"You probably wouldn't address it as intensely or as in-depth as that but everyone knows it's difficult to win back-to-back. It takes a great team to be able to do that."

The Ireland of 2018 showed themselves to be a great team but with that comes expectation. And before the last World Cup that expectation, on the back of successive championships, was also there.

Injury and suspension deprived Ireland of the chance of making a semi-final then but the 2007 comparison has been getting an airing.

For the Irish rugby fan who can remember what happened at that World Cup, just months after Ireland got pipped for the championship on points difference, the stuttering performances against Scotland and Italy may have stirred some repressed memories.

So when Shane Horgan, a mainstay of the Eddie O'Sullivan-era side, said after the Italy game that he was worried "because it just had a similar feeling, for me, to the 2007 World Cup, ears pricked up. 

"Everything seemed to be fine, then a couple of things went wrong and we just couldn’t right it again. I’m not saying those players are in the same situation, but there is a sense of that."

It was out there.

Other players from that squad have dismissed it, but that doesn't mean that Horgan's observation is wrong, just that the other haven't come to the same conclusion, or haven't wanted to say it out loud.

As for Schmidt, who would have been between New Zealand and France in that year, he would only go so far as to say that a 2007 comparison was "irrelevant", not inaccurate.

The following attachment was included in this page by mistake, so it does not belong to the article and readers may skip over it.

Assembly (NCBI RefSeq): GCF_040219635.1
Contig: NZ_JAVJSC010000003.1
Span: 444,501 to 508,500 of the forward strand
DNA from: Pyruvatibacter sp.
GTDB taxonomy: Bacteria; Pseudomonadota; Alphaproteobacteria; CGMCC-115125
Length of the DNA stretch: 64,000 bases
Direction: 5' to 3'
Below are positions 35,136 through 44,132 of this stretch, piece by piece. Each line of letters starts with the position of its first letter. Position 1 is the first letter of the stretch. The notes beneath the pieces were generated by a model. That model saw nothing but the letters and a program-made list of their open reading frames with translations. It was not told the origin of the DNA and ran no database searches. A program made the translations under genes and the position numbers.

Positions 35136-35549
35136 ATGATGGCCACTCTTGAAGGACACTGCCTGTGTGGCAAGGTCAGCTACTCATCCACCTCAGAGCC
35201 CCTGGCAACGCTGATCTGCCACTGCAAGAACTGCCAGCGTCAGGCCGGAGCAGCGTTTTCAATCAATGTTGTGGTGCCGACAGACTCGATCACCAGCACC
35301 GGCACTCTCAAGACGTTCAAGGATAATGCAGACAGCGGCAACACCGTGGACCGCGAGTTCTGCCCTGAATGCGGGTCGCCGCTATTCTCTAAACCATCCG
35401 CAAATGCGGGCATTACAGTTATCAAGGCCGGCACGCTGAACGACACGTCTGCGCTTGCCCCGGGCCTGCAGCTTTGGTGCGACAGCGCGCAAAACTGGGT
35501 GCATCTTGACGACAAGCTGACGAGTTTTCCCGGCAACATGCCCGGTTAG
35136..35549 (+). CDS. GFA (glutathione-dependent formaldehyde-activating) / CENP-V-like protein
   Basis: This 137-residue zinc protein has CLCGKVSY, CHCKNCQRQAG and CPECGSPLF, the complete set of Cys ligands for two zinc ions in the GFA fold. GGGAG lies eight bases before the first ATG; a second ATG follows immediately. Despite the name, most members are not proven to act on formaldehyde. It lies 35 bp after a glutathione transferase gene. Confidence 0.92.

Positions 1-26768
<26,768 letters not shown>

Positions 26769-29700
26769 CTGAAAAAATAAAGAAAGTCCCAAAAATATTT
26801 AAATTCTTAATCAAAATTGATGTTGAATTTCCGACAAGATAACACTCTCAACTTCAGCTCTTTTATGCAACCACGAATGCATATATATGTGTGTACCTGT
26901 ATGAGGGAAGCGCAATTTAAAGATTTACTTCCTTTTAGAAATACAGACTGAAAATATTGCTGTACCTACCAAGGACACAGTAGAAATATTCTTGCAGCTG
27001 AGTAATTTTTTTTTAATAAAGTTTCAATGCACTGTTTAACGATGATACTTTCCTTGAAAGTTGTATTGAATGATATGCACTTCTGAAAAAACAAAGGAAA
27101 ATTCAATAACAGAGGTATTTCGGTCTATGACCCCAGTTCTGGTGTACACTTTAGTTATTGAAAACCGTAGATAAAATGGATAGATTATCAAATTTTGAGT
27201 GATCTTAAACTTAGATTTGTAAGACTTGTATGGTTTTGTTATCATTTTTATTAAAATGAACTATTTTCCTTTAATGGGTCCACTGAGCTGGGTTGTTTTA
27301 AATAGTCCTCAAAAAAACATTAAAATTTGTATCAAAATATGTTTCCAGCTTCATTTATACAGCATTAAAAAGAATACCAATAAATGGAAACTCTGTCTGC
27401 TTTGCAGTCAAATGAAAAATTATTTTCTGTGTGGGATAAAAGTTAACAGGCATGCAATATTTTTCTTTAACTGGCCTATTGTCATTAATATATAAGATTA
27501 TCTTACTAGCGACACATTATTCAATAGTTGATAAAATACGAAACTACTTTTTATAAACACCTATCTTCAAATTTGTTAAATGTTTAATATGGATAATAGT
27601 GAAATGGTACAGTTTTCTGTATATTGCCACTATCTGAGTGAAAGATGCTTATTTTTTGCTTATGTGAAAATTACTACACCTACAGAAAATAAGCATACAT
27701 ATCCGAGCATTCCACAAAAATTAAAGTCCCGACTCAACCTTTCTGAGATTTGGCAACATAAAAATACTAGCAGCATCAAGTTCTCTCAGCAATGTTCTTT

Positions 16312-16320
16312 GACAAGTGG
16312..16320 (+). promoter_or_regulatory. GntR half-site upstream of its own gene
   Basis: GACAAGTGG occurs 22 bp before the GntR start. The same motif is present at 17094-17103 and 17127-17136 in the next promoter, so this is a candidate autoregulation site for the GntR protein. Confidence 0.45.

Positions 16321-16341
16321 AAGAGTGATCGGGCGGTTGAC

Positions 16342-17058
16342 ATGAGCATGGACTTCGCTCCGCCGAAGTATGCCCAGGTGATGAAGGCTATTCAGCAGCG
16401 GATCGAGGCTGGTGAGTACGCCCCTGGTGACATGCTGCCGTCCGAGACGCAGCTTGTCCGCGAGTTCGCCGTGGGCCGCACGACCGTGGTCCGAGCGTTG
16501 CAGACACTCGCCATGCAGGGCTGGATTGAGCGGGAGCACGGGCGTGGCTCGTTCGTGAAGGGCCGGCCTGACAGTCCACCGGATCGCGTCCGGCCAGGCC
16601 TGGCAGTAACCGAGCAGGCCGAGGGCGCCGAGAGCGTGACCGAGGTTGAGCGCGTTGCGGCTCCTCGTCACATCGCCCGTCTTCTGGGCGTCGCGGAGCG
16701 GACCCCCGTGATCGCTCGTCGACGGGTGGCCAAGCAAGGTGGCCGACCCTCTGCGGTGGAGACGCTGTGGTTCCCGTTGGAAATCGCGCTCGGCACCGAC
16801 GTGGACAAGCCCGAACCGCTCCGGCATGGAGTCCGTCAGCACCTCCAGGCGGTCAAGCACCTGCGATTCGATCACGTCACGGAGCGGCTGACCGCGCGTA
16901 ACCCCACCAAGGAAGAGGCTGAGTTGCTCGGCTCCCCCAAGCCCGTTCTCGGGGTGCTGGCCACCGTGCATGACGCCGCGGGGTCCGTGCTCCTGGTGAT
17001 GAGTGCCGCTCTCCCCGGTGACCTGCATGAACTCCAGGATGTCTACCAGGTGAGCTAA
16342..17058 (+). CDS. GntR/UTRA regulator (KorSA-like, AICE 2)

"We don’t get too distracted by people making comparisons with a team 12 years ago," said Schmidt

What the fans remember is an almost perfect Six Nations campaign in 2007, the highlight being the oft-replayed win over England in Croke Park.

They would have been Grand Slam champions except for the concession of a late try to France.

This was the golden generation making a short trip to France to give it a real shot.

What happened next unfolded like a car crash in slow motion.

Unconvincing against Namibia, and a debated call away from defeat to Georgia: that was, on paper, two wins.

In the players' hearts and minds, they were fatal blows which left them listing before France and Argentina put them out of their misery.

Schmidt added: "It couldn’t be more irrelevant to us, because for us some of what we try to do is very much in the moment, and it is for [the France game]. It’s not looking back 12 years to see what we need to learn."

The big difference, of course, is that Ireland's stutter has come with time to make amends, but the clock is ticking.

"We are not as cohesive as we'd like to be at the moment, based on our last three performances probably, but I don't think that's going to effect what we deliver on Sunday," Schmidt said.

Ireland, the confident, cohesive, brave, accurate Ireland of 2018, simply have to turn up tomorrow.

Follow Ireland v France on Sunday (kick-off 3pm) via the live blog on RTÉ.ie/Sport and the News Now App, or listen live on RTÉ 2fm, with commentary from Michael Corcoran and Donal Lenihan.